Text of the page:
August 09, 2006
AOL Data Real-World Logs Experiment Yields New York Times Privacy Proof
"A Face Is Exposed for AOL Searcher No. 4417749" is the New York Times'
proof of concept of privacy invasion from search data:
Ms. Arnold, who agreed to discuss her searches with a reporter, said
she was shocked to hear that AOL had saved and published three months'
worth of them. "My goodness, it's my whole personal life," she
said. "I had no idea somebody was looking over my shoulder."
You can just see the upper levels of the policy and punditry elite
digesting this concept, as it becomes valid for them. There's a
teachable moment happening right before our eyes, where conventional
wisdom is being changed. Concerns about the implications of data
retention, search logs, privacy invasion, etc, are suddenly moving
from the outer reaches (ie. civil-libertarians) of polite society, to
be respectable issues-of-the-day.
material which is not being said dozens of times over by other people,
I'll point out that
Daniel Brandt at GoogleWatch has been
making this case for years now, and
even running "Scroogle", an anonymizing search proxy. This supports my points about activism - without media support, without a certain level of insiderness,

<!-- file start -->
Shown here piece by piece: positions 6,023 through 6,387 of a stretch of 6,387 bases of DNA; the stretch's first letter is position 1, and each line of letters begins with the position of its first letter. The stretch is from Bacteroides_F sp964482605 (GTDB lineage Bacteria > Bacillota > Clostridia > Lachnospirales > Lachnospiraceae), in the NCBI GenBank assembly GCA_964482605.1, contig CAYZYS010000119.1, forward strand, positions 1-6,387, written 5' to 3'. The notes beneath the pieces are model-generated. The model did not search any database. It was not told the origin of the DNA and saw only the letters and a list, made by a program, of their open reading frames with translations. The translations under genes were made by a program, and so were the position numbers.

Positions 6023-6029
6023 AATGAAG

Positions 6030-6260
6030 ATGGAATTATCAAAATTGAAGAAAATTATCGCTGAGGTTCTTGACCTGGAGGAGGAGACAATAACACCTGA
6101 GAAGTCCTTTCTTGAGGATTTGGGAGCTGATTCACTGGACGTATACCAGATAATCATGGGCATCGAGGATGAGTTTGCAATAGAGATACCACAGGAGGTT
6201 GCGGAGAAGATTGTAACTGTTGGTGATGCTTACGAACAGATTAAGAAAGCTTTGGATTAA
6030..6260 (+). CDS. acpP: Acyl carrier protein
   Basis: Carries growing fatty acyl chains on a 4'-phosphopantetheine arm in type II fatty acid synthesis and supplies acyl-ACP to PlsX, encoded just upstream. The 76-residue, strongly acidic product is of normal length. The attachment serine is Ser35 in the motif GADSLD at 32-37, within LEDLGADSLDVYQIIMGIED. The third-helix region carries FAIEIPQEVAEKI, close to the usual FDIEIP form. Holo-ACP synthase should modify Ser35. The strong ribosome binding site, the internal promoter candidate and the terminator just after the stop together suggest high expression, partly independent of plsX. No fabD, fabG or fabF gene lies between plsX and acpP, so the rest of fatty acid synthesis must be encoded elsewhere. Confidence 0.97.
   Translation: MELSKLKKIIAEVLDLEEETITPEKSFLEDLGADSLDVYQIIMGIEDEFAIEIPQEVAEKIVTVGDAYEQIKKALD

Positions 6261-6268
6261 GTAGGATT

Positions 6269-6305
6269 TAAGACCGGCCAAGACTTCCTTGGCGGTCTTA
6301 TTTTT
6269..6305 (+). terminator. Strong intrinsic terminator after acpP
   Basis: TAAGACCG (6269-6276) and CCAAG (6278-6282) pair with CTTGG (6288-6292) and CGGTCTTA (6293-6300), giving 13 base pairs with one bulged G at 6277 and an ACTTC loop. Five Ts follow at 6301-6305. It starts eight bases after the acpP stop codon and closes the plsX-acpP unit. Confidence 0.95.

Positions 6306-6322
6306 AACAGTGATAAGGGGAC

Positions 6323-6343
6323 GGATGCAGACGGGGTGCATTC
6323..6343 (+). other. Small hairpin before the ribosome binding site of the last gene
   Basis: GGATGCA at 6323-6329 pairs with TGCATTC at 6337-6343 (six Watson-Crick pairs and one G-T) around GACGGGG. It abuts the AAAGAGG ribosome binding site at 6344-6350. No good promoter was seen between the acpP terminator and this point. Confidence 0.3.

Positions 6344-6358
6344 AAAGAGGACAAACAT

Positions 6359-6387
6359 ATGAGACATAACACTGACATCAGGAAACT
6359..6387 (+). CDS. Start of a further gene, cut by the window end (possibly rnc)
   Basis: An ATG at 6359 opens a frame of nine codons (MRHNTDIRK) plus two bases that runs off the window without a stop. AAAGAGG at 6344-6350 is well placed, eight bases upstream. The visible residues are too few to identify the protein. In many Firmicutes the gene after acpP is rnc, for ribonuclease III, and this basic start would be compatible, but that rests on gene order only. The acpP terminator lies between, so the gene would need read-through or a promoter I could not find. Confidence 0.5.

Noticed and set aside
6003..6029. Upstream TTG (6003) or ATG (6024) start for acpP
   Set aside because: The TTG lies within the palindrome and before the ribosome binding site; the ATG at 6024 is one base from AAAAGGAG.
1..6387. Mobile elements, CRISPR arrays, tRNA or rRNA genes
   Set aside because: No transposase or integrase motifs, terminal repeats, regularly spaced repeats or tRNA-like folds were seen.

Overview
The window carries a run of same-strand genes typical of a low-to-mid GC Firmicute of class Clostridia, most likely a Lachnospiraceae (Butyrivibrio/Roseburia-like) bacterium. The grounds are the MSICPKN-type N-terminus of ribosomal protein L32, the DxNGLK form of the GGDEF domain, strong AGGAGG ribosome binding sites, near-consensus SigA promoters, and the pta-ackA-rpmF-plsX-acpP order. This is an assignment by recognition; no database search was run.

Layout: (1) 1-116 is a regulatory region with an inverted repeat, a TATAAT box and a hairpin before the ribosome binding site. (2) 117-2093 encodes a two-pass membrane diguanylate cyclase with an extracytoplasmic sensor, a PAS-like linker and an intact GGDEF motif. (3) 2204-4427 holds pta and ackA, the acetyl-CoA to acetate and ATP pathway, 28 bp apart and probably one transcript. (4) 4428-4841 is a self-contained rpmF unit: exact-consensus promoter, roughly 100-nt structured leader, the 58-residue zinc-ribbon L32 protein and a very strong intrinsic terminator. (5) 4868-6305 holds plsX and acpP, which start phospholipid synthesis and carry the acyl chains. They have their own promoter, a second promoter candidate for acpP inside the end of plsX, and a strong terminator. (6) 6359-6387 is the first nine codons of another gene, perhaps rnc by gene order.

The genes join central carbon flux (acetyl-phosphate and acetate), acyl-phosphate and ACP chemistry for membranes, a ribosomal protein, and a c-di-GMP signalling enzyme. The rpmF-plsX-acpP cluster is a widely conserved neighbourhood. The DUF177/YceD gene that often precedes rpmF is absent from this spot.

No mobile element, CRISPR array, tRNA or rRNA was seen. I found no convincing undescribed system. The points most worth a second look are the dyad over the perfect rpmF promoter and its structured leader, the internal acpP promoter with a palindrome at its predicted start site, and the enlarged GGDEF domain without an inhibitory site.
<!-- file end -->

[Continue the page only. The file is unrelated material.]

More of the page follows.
you will talk forever about an issue, and not make any (or very
By Seth Finkelstein |
posted in google
on August 09, 2006 11:00 AM
Why is everyone so ignornat of simple search proxies. There has to be 20 out there.
Easy and free heres one. http://www.blackboxsearch.com
how will searching behind a proxy stop this? the issue isn't the searchers IP address, which wasn't included in the data released, it's the private nature of the searches that makes someone trackable.
In the AOL case, the issue is that for each discrete user, their searches were grouped together under a single ID number over a three-month period. Over three months, the chances that you've entered traceable search terms are fairly good. A proxy would have prevented AOL from knowing that any two searches came from the same person.
I just noticed today, scripts and css are being served from www.google.com as well as from other subdomains - I mean on other random sites such as blogs. So now if you want to prevent Google from tracking oyu across the web, it is no longer sufficient to refuse Google cookies and black-hole pagead2 and google analytics and such. You can either filter www.google.com as well, and not be able to get to the main page; or not filter it and let Google get hits from your IP on various other sites.
So thanks for mentioning SCroogle - that is one possible solution. I consider it unsatisfactory tho and will have to find or write some sort of surfing accessory that can discriminate and filter files from 3rd party sites (Mozilla browsers claim to be able to avoid 3rd party images but they really don't).